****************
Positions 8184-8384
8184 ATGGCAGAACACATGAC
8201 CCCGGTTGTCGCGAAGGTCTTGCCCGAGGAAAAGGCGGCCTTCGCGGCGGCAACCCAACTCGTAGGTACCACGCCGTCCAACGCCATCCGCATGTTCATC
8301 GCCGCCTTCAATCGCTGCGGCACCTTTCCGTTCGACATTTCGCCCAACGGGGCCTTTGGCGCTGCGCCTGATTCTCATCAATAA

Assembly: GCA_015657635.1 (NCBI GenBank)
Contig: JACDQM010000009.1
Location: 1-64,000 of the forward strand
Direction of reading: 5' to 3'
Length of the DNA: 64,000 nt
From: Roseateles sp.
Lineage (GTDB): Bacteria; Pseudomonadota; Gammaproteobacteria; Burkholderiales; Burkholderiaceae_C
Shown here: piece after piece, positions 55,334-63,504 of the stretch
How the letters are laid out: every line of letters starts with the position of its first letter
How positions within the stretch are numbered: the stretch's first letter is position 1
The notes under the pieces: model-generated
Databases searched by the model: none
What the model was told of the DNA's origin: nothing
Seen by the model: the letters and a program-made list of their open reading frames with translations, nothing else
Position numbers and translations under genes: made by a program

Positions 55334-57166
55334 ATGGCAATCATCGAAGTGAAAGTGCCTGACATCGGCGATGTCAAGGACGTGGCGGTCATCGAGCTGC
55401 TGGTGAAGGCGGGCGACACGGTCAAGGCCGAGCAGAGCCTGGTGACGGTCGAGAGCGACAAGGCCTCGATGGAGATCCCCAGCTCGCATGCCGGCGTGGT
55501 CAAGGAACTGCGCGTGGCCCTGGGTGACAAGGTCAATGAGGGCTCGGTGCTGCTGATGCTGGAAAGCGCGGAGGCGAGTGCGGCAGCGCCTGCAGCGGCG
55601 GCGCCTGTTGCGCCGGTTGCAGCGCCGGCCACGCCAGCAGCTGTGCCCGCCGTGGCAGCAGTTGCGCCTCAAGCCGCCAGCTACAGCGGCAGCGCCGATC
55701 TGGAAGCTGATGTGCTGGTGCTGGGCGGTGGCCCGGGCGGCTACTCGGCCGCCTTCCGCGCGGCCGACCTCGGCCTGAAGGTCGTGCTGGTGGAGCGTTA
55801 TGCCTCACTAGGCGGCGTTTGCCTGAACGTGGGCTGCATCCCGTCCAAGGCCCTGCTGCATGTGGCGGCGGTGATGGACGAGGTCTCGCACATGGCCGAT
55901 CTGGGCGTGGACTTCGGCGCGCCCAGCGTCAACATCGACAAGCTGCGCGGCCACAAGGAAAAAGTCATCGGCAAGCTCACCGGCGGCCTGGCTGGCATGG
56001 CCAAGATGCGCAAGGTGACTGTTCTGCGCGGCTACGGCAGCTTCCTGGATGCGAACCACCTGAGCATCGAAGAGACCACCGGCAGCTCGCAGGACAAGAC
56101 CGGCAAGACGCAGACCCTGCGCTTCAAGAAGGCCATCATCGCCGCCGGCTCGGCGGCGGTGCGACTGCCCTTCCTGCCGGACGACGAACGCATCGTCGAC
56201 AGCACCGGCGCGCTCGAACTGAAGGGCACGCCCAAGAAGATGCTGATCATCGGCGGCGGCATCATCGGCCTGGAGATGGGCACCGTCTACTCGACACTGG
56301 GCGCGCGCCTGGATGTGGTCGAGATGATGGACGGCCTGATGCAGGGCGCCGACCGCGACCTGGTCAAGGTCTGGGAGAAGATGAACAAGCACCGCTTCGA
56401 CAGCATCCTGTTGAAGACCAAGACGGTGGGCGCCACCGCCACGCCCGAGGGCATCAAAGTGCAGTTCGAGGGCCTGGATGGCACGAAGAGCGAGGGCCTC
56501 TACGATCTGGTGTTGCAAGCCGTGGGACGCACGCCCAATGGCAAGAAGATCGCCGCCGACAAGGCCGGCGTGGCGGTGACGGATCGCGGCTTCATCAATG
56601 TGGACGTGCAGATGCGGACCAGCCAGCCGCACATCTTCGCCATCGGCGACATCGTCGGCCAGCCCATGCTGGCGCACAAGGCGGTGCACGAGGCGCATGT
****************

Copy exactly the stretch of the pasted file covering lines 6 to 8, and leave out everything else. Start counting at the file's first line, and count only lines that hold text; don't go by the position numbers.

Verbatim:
Contig: JACDQM010000009.1
Location: 1-64,000 of the forward strand
Direction of reading: 5' to 3'